Resolving Roommate Rivalry

By Elizabeth Duck

Laura’s story…

During my freshman year of college, I learned an important fact: living with a roommate is not always easy. Before school started, I filled out a roommate request form, which would match me with the perfect roommate. Once I moved in with my roommate Sarah, I had a sneaky suspicion that my form got lost in the mail. Sarah was the exact opposite of what I requested. She sleeps late; I get up early. She likes everything neat and tidy; I am domestically challenged. She is the loud one; I am quiet. She shares her food; I hide my food under my bed.

One night, after a long day at the library, I came home to discover Sarah with a bunch of her friends lounging on the couch watching movies. They were laughing and munching on cookies my mom had sent in a care package. She waved a noncommittal “Hey” in my direction and then went back to popping pieces of my mom’s homemade chocolate chip cookies into her mouth. I bent over the coffee table to retrieve what was left of the cookies, but there were none to be found. Sarah had eaten the last cookie! I was livid. I stormed off to my bedroom, turned on my stereo, and played my Green Day CD really loud to drown out the sound of their giggles. Help! My roommate and I are too different and I do not know what to do.

Roommates do not always get along. Roommate rivalry is common in college, given the fact that this is the first time many students have ever shared a room with another person. Other factors, such as differences in personality and expectations, can contribute to roommate discord. As a result, life at college becomes an enormous drag, rather than a time full of excitement. Students do not always have control over who they end up rooming with, so it is important to be aware of how to prepare yourself for the college roommate experience. Whether you are an early riser or a night owl, a neat freak or a bit messy around the edges, generous with your food or miserly, one thing is for sure, if your roommate is the opposite of you, there is a greater possibility for conflict.

Avoid the pitfalls so many others have fallen into by becoming aware of the most common conflict creators among roommates:

  • What is Mine is Yours…to Share or not to Share?

Taking personal items without asking, such as clothes or food, can send your roommate through the roof. Be sure to borrow your roommate’s favorite sweater, use the last bit of their toothpaste, drink all their milk, or eat their secret stash of chips.

Rule for Resolution: Sharing with your roommate is fine as long as you clearly define what is okay to share and what is off limits. Respect your roommate’s boundaries regarding their personal property. If you are unsure, always ask.

  • Live in a Pigsty.

The best thing to do is to leave dishes piled to the ceiling, dirty clothes all over the floor, and never take out the garbage. Your roommate can handle the mess, besides you have to update your Myspace page.

Rule for Resolution: Leaving the common areas of your home (living room, kitchen, bath, etc.) a mess breeds contempt among your fellow roommates. Make a schedule for cleaning duties and assign the various tasks. No one likes to clean, but if you manage this task together, it will be over before you know it.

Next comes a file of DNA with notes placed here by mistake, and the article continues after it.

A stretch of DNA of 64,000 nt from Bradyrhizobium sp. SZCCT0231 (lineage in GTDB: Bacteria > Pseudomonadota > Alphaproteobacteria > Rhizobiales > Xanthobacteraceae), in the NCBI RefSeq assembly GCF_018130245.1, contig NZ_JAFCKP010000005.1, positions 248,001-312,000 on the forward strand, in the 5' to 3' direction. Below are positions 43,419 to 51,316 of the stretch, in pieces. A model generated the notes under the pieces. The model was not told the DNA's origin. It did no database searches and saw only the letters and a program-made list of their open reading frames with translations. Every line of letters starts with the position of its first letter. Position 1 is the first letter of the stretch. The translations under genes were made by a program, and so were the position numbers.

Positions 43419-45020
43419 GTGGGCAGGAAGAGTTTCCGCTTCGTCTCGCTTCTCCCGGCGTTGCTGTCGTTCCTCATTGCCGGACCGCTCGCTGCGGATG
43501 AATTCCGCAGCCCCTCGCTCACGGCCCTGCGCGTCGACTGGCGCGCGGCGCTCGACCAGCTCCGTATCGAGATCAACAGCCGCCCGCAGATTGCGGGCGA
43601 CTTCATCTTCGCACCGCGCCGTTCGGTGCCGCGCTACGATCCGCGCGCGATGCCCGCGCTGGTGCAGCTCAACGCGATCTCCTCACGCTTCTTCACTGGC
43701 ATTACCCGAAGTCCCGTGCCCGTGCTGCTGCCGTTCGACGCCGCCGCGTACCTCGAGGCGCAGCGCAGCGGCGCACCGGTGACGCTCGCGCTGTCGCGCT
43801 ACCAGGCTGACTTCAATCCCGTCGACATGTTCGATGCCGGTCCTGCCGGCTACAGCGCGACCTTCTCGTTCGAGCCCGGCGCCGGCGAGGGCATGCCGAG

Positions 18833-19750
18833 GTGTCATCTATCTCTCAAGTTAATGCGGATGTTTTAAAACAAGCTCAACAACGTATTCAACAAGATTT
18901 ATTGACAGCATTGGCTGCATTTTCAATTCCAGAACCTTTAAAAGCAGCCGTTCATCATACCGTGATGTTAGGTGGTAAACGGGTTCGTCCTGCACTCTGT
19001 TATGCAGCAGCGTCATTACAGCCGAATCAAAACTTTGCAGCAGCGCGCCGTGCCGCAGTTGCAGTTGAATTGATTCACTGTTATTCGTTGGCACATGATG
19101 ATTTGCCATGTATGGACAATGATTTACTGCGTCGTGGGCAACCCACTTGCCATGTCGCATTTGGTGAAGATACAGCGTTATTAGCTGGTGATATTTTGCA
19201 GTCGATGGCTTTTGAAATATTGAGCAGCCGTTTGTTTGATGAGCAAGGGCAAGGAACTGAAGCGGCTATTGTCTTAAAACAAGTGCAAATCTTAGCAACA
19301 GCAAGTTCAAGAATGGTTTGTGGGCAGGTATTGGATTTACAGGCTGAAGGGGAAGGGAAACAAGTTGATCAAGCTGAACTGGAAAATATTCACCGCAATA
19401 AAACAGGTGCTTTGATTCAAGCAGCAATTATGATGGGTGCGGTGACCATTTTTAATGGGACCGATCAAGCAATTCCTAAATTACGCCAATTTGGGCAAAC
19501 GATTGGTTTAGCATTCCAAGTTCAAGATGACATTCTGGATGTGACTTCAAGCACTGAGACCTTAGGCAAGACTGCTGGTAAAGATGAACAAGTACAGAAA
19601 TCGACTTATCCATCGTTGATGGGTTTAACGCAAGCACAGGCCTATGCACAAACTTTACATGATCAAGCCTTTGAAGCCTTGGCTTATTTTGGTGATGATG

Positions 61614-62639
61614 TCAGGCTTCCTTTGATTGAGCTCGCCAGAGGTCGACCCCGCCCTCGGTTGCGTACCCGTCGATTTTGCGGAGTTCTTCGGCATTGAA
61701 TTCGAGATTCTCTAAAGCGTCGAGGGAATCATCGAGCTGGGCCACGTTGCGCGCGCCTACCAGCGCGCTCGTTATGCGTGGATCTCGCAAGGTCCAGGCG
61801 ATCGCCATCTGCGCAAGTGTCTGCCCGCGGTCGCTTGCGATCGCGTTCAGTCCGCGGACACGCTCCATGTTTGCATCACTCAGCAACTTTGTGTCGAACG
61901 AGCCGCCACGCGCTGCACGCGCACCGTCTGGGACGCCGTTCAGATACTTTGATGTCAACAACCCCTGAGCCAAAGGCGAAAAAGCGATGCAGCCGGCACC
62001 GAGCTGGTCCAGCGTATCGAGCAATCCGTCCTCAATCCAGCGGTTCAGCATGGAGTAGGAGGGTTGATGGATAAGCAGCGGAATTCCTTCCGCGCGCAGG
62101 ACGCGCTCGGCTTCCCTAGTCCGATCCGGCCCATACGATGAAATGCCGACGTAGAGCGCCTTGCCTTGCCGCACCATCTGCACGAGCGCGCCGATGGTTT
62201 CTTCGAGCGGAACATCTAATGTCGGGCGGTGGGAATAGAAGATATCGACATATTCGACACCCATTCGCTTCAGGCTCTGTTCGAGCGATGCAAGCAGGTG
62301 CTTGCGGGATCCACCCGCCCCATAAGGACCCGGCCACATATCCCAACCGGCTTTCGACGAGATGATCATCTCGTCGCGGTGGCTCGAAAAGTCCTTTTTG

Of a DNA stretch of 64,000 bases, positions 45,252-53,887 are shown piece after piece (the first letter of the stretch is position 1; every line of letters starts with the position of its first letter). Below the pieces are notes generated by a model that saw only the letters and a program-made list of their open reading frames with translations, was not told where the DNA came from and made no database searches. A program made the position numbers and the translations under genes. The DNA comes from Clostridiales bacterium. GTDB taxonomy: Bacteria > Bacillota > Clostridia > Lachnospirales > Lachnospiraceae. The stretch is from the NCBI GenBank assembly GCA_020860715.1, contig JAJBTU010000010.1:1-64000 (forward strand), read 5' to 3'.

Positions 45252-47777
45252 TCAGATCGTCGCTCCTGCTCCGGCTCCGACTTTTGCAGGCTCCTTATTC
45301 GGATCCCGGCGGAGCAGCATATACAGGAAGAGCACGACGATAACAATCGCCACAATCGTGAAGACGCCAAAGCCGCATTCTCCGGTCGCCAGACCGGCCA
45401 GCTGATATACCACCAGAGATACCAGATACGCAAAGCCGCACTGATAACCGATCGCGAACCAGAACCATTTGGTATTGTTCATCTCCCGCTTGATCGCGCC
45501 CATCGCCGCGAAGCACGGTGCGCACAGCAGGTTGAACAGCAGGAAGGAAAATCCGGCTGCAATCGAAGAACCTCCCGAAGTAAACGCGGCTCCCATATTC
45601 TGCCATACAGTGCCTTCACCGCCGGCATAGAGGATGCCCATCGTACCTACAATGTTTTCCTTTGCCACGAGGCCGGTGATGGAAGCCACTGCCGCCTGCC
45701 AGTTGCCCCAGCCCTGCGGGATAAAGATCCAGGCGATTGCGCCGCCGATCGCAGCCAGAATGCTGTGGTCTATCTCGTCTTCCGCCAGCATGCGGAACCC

• Night Owls vs. Early Risers

Stay up all night, even though your roommate has early classes, listening to your music while IM-ing people… ding, ding, ding! Or wake up early in the morning, turn up the volume on the TV, and chat with your friends on the phone while your roommate is trying to sleep. Besides, sleeping is overrated.

Rule for Resolution: Ask yourself and your roommate, whether you are a morning person or a night person? Clarify your needs for both sleeping styles. For instance, do you need complete silence while you sleep or is a little background noise okay?

  • Turn Up the Music!

Turn the music up really loud at midnight and rock out as you watch the walls shake. Not only will you wake up your roommate who is sleeping, but you might make some new enemies on your hall as well.

Rule for Resolution: Listening to loud music can be a great release, but only if both roommates are on the same page. Work out an agreement with your roommate regarding what is an acceptable volume level. Define quiet times as well as rock out times.

  • Your Room is the Social Hangout.

Always keep your door open for visitors and friends, even when your roommate is trying to study for finals. This will guarantee you a spot high atop the social ladder, while driving your roommate nuts.

Rule for Resolution: When you have an open door policy, you just might be asking for trouble. The door is there for a reason, so determine with your roommate when you want to leave it open for guests and when the room is just for the two of you. Private time is just as important as popularity.

  • Always Assume You Know What is Going On with Your Roommate.

The best way to start misunderstandings with your roommate is to never ask them what is happening in their life. Just assume you understand what they are going through and never listen when they try to tell you anything. Showing you care will only bring you closer together.

Rule for Resolution: Always ask, rather than assume anything. Assuming is like reading someone’s mind, and honestly how many of us actually have that ability? Ask about your roommate’s background and show you care about how they are feeling instead of only focusing on how you are feeling.

Some of these concepts might seem basic, but you would be surprised how often these common conflict creators cause roommate trouble. Give yourself the best possible chance of overcoming the pitfalls by openly communicating what you need and want from your roommate, and encourage them to do the same.

The author wishes to thank Lisa Moore for her assistance with this article.